We all know them. (Maybe we even recognize them in the mirror.) They are the people who move through life with the weight of the world upon them.
Morose, sullen, angry, negative; there are lots of adjectives to describe what has been typically thought of as just an unfortunate personality trait.
Now, however, mental health experts are saying that many of these people are chronically depressed. In the first major study to follow hundreds of people who have been depressed for most of their adult lives, researchers have found promising evidence that this persistent melancholy can be lifted with long-term antidepressant therapy.
The research, laid out in five lengthy journal articles that have appeared in recent weeks, should put a new imperative on treating people who seem born sad.
"The message here is very good. Even if you've been depressed for seven years, you still have an excellent chance of recovering," said Dr. Lorrin Koran, a professor of psychiatry at Stanford University.
The findings challenge the popular notion that people who have long been depressed cannot change. As recently as 1990, psychiatrists could not agree on whether a person could have an intractable "depressive personality."
"It was really thought that these individuals had a chronic lifelong down-in-the-dumps personality that was their nature," said Dr. Martin B. Keller, a Brown University professor of psychiatry who headed the research project.
And, said Dr. Michael E. Thase, another coauthor of the studies: "This used to be called 'neurotic depression.' Neurotic implies an aspect of one's character. In the public's view, these are people who are gloomy, pessimistic, the Eeyores of the world. Well, poor Eeyore probably had a treatable disorder."
Chronic depression is defined as symptoms of major depression that persist for at least two years. There are also two subsets of the disorder: dysthymia, which is defined as symptoms of a lesser severity that last for at least two years; and double depression, which is a combination of major depression and dysthymia.
An estimated 5% to 10% of the roughly 18 million Americans with depression are thought to have some type of chronic depression.
"Major depression is easier to recognize. These are people who can't get out of bed or have attempted suicide," said Lydia Lewis, executive director of the National Depressive and Manic Depressive Assn. "But chronic depression is very insidious. People tend to look at these people and say, 'Oh, he is so self-centered; he thinks about himself too much.' Or they might call these people lazy or unambitious. But what it might actually be is chronic depression."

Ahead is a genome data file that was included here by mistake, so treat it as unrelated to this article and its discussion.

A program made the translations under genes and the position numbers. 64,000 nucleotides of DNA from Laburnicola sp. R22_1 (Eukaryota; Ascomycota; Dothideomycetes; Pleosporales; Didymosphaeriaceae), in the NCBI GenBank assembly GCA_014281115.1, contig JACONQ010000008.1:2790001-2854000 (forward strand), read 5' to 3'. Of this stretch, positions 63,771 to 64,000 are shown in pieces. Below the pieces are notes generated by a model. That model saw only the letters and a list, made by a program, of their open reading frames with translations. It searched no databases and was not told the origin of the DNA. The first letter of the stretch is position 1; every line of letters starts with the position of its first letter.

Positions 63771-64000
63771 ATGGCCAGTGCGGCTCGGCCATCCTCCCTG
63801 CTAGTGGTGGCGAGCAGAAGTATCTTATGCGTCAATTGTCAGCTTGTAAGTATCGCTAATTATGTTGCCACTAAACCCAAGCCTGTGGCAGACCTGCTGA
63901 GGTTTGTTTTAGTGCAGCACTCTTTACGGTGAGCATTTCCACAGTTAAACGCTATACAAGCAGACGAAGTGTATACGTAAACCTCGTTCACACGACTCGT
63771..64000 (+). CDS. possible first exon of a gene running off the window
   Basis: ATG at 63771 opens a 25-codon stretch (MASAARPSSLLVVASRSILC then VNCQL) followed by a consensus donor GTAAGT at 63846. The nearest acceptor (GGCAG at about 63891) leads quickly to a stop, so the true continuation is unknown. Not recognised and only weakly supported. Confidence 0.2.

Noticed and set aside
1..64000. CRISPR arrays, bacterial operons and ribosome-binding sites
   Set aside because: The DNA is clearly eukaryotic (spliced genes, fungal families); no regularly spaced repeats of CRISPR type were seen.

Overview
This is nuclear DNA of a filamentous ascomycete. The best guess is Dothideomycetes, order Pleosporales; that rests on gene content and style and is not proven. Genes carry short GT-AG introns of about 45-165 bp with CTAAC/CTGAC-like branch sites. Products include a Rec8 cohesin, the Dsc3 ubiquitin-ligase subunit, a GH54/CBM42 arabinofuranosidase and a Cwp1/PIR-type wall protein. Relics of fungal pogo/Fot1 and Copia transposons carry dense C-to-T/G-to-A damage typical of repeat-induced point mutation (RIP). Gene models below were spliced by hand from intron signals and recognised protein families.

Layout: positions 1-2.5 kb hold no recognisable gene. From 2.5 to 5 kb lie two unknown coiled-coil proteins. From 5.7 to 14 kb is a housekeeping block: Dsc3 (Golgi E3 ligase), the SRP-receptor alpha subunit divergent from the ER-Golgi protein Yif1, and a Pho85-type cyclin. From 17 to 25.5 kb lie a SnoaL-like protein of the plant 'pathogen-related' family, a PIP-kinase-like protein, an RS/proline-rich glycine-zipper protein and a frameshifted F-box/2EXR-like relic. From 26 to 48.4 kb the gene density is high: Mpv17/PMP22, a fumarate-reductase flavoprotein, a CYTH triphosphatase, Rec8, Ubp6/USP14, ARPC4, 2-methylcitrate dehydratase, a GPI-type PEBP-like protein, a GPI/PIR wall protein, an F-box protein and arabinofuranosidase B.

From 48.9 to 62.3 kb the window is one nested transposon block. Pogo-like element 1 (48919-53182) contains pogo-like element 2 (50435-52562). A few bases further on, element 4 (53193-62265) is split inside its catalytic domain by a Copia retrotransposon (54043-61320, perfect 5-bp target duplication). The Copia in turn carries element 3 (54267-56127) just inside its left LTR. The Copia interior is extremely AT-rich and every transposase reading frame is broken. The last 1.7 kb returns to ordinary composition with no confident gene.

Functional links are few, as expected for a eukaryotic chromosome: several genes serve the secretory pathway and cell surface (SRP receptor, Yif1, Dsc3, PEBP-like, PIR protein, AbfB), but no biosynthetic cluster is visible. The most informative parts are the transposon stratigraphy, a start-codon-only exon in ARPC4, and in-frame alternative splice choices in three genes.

Because of this prevailing view, people with chronic depression are not as likely to be diagnosed or seek treatment, Keller said. The new data should alert both doctors and the public that treatment is beneficial. In addition, the studies could help doctors provide evidence to insurance companies in cases in which antidepressants and other mental health benefits are limited.
"We're certainly hoping this will lead to increased recognition of chronic depression among patients and health-care providers," Keller said.
The study, published in several parts in recent issues of the Journal of the American Medical Assn. and the Journal of Clinical Psychiatry, marks an ambitious effort by top researchers in the field to gain insight into the little-explored area of chronic depression. Only a few studies have been done on the impact of an initial course of treatment, and only one other study has attempted to follow chronically depressed people after their first phase of treatment to see how they fared over a longer period of time.
Moreover, until the new study, there was no information that documented how chronically depressed people fared when treated with Prozac and other antidepressants in a class of drugs known as Selective Serotonin Reuptake Inhibitors. SSRIs are the preferred treatment for many forms of depression because they cause fewer side effects than older classes of medications.
In the study, 635 patients were treated with either the SSRI sertraline or the older antidepressant called imipramine. The patients were generally people who had struggled with depression most of their adult lives. About 25% also had coexisting conditions, such as alcoholism or drug addiction, anxiety or panic disorder. Only 43% had ever received any treatment for their depression.
The study showed that 52% of the individuals responded to either sertraline or imipramine. Patients taking the imipramine were twice as likely to stop the treatment because of side effects from the medication.
"Other smaller studies had hinted at this. But this is the largest and most carefully done study of its kind," said Thase, a professor of psychiatry at the University of Pittsburgh. "This pushes the evidence over the top."
Another part of the study explored how these patients fared in a second phase of maintenance treatment over 16 weeks. Of the 77 patients taking sertraline, only 6% relapsed after 18 months, contrasted with 23% of the 84 people who took a placebo.
While the rate of recovery was high, the study did show that patients with chronic depression need somewhat longer to recover. It's also clear that the patients need to stay on the medication for at least two years.
"We've shown that a minimum of 18 months of maintenance therapy is needed after the initial seven months of treatment," Keller said.
It's not known whether some--or all--people with chronic depression will need lifelong therapy.
But, Keller said: "In the absence of data, I would continue to treat them unless they develop difficulty taking the medication or unless they were insistent that they wouldn't stay on the drug."